Thursday, December 15, 2005

Filtered Laughs


Cans of filtered drinking water given out by the National Guard, Slidell, La

I've been trapped here in NYC now for too long. I've been torn, trying to raise money by working nonstop, to make up for the almost two months of work I lost after Katrina hit and I started this project, the save-my-family project. But I really just want to be back in the Gulf, documenting what's happening right now, in the alternate universe, in the K-Hole. Every dollar I make here flows back there. Every laugh here makes me feel slightly guilty. I'm not torturing myself. I just have trouble enjoying myself when there's so much unfinished business. I know, it's not very New Orleans of me. I need to get in touch with that part of me again, the harder things get, the harder I should laugh.

Some very good news that might help: the FEMAman my mom met with over Thanksgiving really came through on his promise to help her out, and she received some aid, after all. Not the rebuilding grant, but a disbursement for the ruined contents of her home. I'm very pleased and greatly relieved to announce that we were finally able to locate a FEMAman who could actually deliver some relief, and, thankfully, pigs did not fly out of my ass as I had predicted.

10 comments:

wl, San ANtonio said...

I am happy to hear your family has gotten something out of FEMA. I think your blog has helped in more ways than you know. My family in Mississippi are still waiting to hear from FEMA. I also feel the guilt as you, that I should be there helping however I have a school age daughter here in Texas. To all of those who think the Gulf Coast is doing OK, go there, look around and see the people living in tents with ther blue roofs because the tents leak. Where is the local grocery store, how far do the smaller towns have to go to get mail. Where is the phone service, and other utilities. Yes, there are jobs there, not enough time on in the days off to meet basic living conditions much less stand in line for building supplies and getting the work done. THE Gulf Coast residents are in need of help of all kinds. The elderly are in most cases in worst shape of all. THey are to old to work, and contractors are ripping them off. What choice do they have?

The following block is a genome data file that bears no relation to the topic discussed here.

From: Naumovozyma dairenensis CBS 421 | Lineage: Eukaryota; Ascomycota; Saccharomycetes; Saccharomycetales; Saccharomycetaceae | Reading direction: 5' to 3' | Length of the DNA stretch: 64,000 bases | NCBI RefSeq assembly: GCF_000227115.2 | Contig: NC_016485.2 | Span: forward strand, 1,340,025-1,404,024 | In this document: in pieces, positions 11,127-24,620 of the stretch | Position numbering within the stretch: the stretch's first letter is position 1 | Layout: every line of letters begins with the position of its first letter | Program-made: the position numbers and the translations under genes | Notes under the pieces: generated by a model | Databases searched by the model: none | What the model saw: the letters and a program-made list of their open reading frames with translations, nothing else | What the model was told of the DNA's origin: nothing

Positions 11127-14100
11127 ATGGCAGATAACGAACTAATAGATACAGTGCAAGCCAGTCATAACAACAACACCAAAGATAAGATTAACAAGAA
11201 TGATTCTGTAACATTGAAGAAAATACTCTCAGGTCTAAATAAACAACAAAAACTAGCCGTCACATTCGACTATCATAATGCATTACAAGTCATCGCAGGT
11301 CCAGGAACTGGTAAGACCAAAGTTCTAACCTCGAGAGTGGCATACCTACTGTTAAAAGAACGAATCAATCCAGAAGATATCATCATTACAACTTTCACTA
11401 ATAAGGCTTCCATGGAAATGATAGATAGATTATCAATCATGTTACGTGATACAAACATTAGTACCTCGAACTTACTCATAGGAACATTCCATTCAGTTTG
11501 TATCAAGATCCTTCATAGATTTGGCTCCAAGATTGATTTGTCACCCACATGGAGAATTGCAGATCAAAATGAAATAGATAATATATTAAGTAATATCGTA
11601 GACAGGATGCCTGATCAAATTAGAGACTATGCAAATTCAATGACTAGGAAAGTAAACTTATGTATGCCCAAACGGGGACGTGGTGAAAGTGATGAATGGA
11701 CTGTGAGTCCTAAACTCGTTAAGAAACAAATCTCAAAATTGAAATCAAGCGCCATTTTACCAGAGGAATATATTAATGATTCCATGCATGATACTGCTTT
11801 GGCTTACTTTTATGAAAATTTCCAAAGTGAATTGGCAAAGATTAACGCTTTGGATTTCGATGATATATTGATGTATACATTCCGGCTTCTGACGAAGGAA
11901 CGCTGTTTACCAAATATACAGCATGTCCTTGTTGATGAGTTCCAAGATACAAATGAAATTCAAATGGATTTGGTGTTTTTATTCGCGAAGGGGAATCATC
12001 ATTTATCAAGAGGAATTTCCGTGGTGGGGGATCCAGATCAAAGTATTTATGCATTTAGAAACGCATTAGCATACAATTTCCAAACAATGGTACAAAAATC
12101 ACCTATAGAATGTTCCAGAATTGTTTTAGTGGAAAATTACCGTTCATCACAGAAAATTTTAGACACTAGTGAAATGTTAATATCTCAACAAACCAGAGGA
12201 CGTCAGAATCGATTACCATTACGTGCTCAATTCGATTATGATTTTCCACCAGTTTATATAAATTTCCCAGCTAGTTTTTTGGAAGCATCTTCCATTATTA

Leslie said...

This is where you have to start making the calls and letters to congress - price gouging is a crime - and these no bid contracts are still there, even if FEMA said they aren't.
WL - have someone you know there start handing out form letters to be sent to their original and current gov't reps - with a stamped envelope if you can afford it. That'll get their attention, but with so few being able to stand up for themselves - someone needs to invest $50 in paper, envelopes, stamps and a couple hours time to get this started.

I'm as invested in this as I can manage. I don't make $700/mo on disability and it's all going toward the Hancock County effort - as is my time. I'll help anyone who wants to get started for their own part of the region, but I can't do it all. Email me at onedndylyon@aol.com if you want help getting started.

Leslie

...e... said...

i just got an email about countacting ongress re New Orleans, go to this page and email eamail email, and modify it to include the gulf coast too, of course, whatever you need. here is the link:

http://www.demaction.org/dia/organizations/ovno/campaign.jsp?campaign_KEY=1682&t=campaigns.dwt

DaftDays said...

Progress. Any progress is good. You're ahead of a great many people.

And don't be hard on yourself. You do need to get back in touch with yourself.

Je m'ennuie de les vieux Cajins.

Wade Rankin said...

"...thankfully, pigs did not fly out of my ass as I had predicted."

You gotta admit -- THAT would have made one hell of a picture.